Ahmad Waqas Goraya couldn't see anything through the black hood, but he could hear the screams.
A Pakistani blogger with a penchant for criticising Pakistan's powerful military and taking the government to task, Goraya was kidnapped in January along with four other bloggers.
"I could hear the screams of torture," he said, struggling for words as the memories flooded back. "I don't even want to think about what they did."
But that wasn't the worst of it, he said in a telephone interview with The Associated Press. More terrifying was the accusation of blasphemy – punishable by death in Pakistan – hurled at him and his fellow bloggers. They were held in what Goraya called a "black site" on the edge of Lahore that some say is run by Pakistan's powerful intelligence agency.
Analysts and social media monitors say the blasphemy law is a powerful tool to silence critics. Some say it is being used by extremists to silence moderates at a time when Pakistanis are increasingly speaking out against violence and extremism, and voicing support for a government crackdown on Islamic militants.
In Pakistan, even the suggestion of blasphemy can be tantamount to a death sentence. It has incited extremists to take the law into their own hands and kill alleged perpetrators, often forcing people to flee the country, as Goraya and the other bloggers have.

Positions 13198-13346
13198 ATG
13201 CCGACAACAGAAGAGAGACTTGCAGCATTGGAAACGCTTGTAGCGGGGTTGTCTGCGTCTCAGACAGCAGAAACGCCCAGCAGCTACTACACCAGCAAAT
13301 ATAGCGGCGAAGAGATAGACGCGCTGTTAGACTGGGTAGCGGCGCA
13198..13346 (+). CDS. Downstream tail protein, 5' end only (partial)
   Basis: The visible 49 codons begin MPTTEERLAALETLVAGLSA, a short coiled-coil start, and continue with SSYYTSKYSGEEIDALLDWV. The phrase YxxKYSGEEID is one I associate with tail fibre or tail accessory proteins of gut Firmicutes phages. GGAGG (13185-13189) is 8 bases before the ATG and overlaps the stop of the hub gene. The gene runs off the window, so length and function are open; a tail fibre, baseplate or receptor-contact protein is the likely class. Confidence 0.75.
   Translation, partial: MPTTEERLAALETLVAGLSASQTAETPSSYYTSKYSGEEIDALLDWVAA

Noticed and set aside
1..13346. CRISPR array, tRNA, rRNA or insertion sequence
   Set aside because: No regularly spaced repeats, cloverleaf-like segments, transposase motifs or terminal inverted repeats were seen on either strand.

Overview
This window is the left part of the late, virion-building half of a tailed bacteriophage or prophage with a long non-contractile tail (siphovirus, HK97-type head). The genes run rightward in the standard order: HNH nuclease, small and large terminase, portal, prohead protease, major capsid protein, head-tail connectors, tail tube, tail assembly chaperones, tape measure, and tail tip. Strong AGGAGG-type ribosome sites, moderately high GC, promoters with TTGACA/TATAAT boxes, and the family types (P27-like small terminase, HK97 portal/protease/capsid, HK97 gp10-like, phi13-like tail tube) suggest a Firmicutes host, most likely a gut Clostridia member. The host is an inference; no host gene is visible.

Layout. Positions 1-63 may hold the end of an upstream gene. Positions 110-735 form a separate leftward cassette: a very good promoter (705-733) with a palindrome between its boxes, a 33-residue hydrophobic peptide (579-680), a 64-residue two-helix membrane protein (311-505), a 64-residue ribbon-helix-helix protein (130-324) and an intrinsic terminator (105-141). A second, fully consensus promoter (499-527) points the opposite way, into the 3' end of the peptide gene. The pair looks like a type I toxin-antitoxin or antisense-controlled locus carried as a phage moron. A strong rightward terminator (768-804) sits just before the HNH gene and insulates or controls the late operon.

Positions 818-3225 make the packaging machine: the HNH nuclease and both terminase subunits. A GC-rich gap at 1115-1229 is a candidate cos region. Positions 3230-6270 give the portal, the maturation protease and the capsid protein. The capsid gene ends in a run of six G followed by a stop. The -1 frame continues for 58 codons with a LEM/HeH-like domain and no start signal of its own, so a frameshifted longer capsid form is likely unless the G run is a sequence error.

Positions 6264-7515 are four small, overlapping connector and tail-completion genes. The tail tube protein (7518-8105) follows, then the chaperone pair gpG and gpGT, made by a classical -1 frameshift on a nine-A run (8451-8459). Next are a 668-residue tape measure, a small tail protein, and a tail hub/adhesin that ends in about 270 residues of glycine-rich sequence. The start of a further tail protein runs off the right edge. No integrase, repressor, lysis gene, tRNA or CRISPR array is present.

Pakistan's government heightened concerns earlier this week when it said it had asked Facebook and Twitter to ferret out Pakistanis posting religiously offensive material, promising to seek their extradition if they are out of the country and prosecute them on blasphemy charges if they are in Pakistan.
In one high-profile case six years ago, Punjab Governor Salman Taseer was gunned down by one of his guards, who accused him of blasphemy because he criticised the law and defended a Christian woman sentenced to death for allegedly insulting Islam's Prophet Muhammad.
The lawyer who is arguing the case against the bloggers, Tariq Asad, has openly called for their deaths, while praising outlawed Sunni militant groups who want the country's minority Shia declared non-Muslims.
The blasphemy charges against the bloggers being heard in Islamabad's High Court were filed by Salman Shahid, who has ties to Pakistan's Red Mosque, a hotbed of Islamic militancy where hundreds were killed in 2007 after security forces ended a months-long standoff with militants holed up inside. Asad is Shahid's lawyer.
Hamid Mir, a popular Pakistani news anchor, says both media owners and journalists operate under a cloud of fear. Threats come from a variety of quarters in Pakistan, including the powerful spy agencies, but the most frightening are from those who would use the blasphemy law, he said.
A group of senior lawyers in Pakistan told Mir there was only one lawyer who could defend him, Rizwan Abbasi, who was defending the seven militants accused in the deadly 2008 multi-pronged assault in Mumbai, India, which killed 127 people. Abbasi had also defended Hafiz Saeed, the founder of the outlawed Lashkar-e-Taiba group and one of India's most wanted men.
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